During the period when he attended the prestigious high school Kingston College, in Kingston, Jamaica, Hector Stevens developed the gift of gab. As he progressed to the University of Technology, known in the 1980s as the College of Arts, Science and Technology, he majored in mechanical engineering while continuing to eagerly discuss ways to improve the circumstances faced by students across the island. It is therefore unsurprising that Stevens has harnessed his diverse interests and corralled them under one broad umbrella with the establishment of Club Enlightenment, an organization designed to provide students with the opportunity to develop a plan of action for their lives.

“The idea for Club Enlightenment ‎was conceived on November 23, 2013 because of my observations at the time that that the youth didn’t know how to think,” Stevens said, musing over the club’s genesis. “The objective for the club was to discover my life purpose in terms of mind, health, body and wealth then share that with students so that they could improve their lives.”  For Stevens, the journey to self-discovery stemmed from past turmoil in his life.

Chris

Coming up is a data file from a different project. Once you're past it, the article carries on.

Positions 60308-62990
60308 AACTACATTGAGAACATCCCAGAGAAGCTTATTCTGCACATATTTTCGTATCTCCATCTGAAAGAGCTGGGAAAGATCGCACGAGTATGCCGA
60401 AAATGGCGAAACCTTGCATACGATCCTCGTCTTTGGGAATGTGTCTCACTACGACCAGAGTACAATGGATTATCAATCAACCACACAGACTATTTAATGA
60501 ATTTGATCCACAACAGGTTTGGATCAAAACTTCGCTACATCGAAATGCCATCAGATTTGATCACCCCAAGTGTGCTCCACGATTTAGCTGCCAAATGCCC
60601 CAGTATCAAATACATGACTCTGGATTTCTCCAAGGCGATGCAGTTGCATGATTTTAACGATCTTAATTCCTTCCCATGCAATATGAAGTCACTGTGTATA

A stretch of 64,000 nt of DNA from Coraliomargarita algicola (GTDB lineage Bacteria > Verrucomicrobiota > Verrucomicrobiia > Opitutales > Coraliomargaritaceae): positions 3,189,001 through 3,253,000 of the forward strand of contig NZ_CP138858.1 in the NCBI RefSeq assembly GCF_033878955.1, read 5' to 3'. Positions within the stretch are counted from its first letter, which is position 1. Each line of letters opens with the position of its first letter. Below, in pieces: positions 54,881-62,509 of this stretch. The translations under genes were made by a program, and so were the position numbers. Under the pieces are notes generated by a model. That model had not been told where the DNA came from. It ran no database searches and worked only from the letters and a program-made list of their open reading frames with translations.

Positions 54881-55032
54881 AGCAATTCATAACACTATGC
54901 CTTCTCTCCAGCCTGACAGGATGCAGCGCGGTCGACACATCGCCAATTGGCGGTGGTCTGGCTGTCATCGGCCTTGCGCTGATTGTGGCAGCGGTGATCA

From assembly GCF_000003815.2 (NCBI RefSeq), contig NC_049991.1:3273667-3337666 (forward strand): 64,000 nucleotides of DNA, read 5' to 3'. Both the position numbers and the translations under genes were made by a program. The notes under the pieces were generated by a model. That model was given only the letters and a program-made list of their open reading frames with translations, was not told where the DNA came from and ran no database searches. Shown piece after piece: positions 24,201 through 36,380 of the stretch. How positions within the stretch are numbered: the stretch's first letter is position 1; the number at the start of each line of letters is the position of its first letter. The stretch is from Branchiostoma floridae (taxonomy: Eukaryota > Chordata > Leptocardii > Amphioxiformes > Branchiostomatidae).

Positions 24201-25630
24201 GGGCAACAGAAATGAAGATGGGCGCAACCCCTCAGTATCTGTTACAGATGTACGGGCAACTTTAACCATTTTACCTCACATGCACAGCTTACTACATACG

Christopher Menzies received rousing applause after singing two songs for the guests.

“After 19 years working for a company I was fired because different management took over and they wanted to micro-manage me‎. They changed the whole culture and I wasn’t in alignment ” he explained. “After my dismissal I did some soul-searching for two years.” In retrospect, Stevens ‎realized that his period of introspection centered squarely on five specific areas of his life: mind and body, which he addressed through rigorous participation at the gym; reading a lot to develop new tools; Learning to relax because, as he described it, “Over the years I was working 14-hour-days so I decided to get more rest so that I could think clearer;” developing a new way to support his family and establishing a spiritual base.

The two-year hiatus stretched into four years, while friends and family eyed Stevens with mild to intense curiosity and some measure of skepticism as they wondered: What is going on with Hector? But Stevens continued to march to the beat of his own drum, convinced that God was leading him to fulfill his intrinsic purpose in life.